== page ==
As we all know, just five years later only a half-dozen players remain on the Phillies from the club’s 2008 world f. championship team: Cole Hamels, Kyle Kendrick, Ryan Howard, Jimmy Rollins, Carlos Ruiz and Chase Utley. (A seventh, Chad Durbin, left and, unfortunately, came back.)
Hamels and the four lineup regulars will be Philadelphia legends forever based on their contributions to that team, as will since-departed teammates like Pat Burrell, Jayson Werth, Shane Victorino, Jamie Moyer, Brad Lidge and Ryan Madson. When it comes time to celebrate that team as we hit the major anniversaries of their heroics, they’ll all be back, as likely will lower-profile but nonetheless prominent ’08 heroes like Matt Stairs, J.C. Romero and Scott Eyre.
But as is true for every team, every year, the 2008 Phillies briefly featured a bunch of players who barely had enough time to meet the clubbie and get glared at by Utley before their tenures with the Phils came to an end. In this installment of The Good Phight’s periodic look back at the 2008 champs, we honor, or at least remember, the 11 shortest-tenured members of that team.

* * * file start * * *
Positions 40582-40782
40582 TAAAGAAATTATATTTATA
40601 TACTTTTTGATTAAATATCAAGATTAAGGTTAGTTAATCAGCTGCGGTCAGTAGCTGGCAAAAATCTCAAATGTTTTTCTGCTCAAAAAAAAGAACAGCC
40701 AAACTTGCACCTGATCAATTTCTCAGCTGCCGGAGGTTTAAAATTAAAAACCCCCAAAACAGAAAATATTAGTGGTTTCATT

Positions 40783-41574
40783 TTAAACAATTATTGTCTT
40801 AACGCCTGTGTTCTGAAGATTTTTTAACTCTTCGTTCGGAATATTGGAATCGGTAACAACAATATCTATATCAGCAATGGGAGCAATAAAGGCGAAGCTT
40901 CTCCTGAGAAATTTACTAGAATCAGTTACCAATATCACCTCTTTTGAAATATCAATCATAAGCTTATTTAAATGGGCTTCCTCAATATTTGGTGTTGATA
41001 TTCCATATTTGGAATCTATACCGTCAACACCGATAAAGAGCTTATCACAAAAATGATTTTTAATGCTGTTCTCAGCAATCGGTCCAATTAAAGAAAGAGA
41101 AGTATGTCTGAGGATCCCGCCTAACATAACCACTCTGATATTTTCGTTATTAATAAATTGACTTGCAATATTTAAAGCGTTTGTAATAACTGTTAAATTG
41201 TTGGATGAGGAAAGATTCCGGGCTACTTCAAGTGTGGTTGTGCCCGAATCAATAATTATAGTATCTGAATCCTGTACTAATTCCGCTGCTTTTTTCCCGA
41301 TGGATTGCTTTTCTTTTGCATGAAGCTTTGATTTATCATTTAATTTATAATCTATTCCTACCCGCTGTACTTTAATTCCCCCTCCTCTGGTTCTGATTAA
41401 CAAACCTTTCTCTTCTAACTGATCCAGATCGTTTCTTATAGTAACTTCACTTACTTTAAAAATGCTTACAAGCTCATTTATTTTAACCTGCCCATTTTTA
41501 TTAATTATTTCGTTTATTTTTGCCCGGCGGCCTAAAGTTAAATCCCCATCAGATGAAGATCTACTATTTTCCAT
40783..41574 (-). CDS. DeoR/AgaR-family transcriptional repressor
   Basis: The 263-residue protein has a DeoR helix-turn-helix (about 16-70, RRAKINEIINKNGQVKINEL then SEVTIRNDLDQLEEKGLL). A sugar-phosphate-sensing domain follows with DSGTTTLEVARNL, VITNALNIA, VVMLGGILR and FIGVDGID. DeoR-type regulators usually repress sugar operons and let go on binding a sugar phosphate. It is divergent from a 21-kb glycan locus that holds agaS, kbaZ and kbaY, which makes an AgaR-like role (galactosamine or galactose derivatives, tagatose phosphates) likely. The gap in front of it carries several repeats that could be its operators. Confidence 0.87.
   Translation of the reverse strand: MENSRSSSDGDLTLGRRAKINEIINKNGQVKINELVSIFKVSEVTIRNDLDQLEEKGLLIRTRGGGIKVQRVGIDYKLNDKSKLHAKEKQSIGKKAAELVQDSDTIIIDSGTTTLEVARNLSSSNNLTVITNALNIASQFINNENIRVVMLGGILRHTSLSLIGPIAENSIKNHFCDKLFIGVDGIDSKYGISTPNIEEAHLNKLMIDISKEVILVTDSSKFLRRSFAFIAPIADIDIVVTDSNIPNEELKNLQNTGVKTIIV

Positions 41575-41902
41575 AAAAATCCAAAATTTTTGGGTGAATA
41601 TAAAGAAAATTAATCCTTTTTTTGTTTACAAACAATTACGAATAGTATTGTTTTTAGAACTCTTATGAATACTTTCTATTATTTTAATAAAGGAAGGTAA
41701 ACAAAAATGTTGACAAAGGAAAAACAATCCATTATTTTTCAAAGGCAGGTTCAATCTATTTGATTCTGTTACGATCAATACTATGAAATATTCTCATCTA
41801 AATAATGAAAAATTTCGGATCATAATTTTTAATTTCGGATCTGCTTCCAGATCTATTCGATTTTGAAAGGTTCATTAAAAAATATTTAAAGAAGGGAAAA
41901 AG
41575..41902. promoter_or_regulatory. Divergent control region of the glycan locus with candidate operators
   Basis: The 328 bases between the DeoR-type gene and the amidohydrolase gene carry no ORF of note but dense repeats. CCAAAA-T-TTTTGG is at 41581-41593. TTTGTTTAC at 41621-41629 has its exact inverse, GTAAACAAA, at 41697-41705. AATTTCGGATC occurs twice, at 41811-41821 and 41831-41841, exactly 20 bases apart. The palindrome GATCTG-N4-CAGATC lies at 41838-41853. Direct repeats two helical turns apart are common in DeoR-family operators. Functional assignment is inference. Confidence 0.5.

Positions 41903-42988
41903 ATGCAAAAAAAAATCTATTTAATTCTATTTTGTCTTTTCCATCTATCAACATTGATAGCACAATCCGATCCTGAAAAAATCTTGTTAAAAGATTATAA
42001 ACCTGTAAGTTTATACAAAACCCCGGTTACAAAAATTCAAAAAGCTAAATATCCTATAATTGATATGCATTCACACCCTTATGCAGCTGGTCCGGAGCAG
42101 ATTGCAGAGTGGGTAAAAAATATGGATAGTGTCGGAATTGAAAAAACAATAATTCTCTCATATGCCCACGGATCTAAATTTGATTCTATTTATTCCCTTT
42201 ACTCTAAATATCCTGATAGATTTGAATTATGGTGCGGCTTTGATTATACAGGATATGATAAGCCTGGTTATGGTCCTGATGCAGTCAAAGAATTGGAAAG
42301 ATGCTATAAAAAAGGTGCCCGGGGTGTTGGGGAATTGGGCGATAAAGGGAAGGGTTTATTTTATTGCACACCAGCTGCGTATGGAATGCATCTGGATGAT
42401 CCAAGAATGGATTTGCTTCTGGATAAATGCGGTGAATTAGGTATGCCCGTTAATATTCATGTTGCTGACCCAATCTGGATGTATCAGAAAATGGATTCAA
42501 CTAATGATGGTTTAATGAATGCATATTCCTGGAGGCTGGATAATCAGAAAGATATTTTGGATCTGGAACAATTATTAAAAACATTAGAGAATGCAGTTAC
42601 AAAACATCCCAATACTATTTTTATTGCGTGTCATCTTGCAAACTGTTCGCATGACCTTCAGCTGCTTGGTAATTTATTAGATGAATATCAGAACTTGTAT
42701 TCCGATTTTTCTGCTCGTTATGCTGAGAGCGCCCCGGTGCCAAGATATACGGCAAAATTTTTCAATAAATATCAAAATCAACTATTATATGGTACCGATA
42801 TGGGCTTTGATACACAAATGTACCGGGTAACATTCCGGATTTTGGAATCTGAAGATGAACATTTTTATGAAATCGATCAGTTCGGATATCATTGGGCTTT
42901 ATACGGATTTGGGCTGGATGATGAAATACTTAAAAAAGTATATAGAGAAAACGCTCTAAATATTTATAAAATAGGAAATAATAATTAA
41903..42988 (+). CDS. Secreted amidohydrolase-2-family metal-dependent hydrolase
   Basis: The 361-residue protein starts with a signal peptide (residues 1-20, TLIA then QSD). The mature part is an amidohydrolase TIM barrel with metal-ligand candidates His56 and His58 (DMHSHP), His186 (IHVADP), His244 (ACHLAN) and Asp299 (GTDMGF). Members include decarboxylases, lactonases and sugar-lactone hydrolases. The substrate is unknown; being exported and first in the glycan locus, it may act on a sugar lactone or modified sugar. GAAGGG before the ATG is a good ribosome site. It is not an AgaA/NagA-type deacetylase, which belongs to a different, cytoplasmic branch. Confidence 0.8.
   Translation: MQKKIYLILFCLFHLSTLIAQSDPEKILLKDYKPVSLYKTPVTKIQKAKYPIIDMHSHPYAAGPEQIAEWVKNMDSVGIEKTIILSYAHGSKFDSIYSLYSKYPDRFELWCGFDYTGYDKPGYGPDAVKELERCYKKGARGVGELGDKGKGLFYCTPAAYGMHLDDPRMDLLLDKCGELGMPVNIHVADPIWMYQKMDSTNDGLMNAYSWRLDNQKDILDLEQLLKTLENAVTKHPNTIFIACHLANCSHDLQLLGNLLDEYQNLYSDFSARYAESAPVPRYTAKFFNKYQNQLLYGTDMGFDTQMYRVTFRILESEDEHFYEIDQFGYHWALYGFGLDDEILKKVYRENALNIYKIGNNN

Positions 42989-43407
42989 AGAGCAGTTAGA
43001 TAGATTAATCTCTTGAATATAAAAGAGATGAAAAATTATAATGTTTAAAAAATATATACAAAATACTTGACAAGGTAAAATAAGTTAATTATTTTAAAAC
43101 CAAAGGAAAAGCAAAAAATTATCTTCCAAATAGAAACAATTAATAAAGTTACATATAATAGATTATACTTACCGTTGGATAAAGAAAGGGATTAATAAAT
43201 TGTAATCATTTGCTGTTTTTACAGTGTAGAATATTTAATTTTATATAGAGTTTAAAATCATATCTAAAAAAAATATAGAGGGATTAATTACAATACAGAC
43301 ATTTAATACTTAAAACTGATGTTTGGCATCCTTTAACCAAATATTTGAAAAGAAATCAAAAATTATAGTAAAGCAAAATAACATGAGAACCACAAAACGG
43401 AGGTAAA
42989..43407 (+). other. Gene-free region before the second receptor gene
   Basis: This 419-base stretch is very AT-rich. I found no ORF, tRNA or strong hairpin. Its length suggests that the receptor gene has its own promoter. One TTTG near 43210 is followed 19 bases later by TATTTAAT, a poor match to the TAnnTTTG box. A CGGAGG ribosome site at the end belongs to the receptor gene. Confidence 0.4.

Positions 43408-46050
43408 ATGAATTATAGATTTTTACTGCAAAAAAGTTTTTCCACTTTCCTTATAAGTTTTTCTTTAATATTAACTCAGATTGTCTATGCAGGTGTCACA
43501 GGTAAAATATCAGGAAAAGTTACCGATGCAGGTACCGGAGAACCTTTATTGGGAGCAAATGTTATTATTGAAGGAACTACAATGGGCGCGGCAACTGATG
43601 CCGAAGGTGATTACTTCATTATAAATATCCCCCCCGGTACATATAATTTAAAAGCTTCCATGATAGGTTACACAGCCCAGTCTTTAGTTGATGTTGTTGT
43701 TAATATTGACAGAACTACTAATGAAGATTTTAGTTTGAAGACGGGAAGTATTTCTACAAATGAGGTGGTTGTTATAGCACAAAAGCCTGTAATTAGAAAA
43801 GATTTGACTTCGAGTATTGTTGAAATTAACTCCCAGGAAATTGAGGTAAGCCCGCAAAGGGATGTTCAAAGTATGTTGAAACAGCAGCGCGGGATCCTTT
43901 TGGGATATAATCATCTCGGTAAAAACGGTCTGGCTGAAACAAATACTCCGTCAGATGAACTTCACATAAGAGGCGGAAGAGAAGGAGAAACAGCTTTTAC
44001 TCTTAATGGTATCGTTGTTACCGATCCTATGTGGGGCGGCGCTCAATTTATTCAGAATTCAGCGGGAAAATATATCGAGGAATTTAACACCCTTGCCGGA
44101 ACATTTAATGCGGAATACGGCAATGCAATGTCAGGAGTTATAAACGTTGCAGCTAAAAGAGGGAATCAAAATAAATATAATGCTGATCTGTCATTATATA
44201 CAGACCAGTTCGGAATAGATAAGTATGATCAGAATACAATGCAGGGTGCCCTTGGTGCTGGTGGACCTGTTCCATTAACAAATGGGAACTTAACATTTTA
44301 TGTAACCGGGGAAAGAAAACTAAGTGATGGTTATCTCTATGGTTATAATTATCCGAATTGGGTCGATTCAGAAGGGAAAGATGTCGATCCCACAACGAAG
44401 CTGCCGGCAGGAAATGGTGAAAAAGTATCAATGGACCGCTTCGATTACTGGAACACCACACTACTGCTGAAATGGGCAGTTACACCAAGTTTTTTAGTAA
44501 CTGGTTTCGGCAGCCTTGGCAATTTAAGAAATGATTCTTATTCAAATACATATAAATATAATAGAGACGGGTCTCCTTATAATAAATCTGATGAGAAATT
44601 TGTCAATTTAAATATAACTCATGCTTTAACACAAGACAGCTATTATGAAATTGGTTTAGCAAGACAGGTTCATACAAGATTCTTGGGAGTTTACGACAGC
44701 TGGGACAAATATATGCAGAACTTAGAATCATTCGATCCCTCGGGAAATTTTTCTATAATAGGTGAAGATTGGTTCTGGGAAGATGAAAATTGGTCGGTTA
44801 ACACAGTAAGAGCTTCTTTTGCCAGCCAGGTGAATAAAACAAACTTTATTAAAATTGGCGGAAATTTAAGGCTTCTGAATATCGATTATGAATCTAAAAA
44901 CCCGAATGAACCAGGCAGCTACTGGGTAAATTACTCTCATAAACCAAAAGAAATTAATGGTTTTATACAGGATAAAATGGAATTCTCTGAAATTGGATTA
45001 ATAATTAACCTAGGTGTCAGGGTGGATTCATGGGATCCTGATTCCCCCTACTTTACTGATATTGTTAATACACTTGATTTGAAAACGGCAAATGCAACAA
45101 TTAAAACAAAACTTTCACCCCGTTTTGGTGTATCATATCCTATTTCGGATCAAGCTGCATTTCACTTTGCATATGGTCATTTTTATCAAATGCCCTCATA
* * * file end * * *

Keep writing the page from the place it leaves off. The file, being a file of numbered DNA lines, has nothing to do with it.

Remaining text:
3b Mike Cervenak
Who He Was: A minor-league lifer then in his tenth year of professional baseball without a single stint in the big leagues (though he did appear in 1998 with the Alaska Goldpanners, second-favorite team of our own Phrozen), Cervenak—whose name I struggled to spell then and now—hit .311 in his first season with Lehigh Valley. He’d actually fit well on the current Phillies, having drawn just 13 walks in 482 triple-A plate appearances that year.
2008 highlights: Cervenak made his major league debut on July 11, 2008, pinch-hitting in the 11th inning of an eventual 6-5 win over the Diamondbacks. He didn’t reach in that appearance, nor in his first opportunity after a second call-up in August. He finally registered his first big-league hit, and his only major-league RBI, in a 5-0 win over the Marlins on August 6. In all, Cervenek went 2 for 9 as a pinch-hitter or defensive substitute before getting a start in the last game of the season on September 28, an 8-3 win over the Nationals. He went 0 for 4.
Since 2008: Cervenak continued his journey through the minors, spending one more year with LHV in 2009 before moving on to triple-A stints in the Mets and Marlins organizations. He hasn’t yet returned to the majors, and at age 36 it’s unlikely to happen. Wikipedia notes that he played for the Czech Republic in the 2013 World Baseball Classic.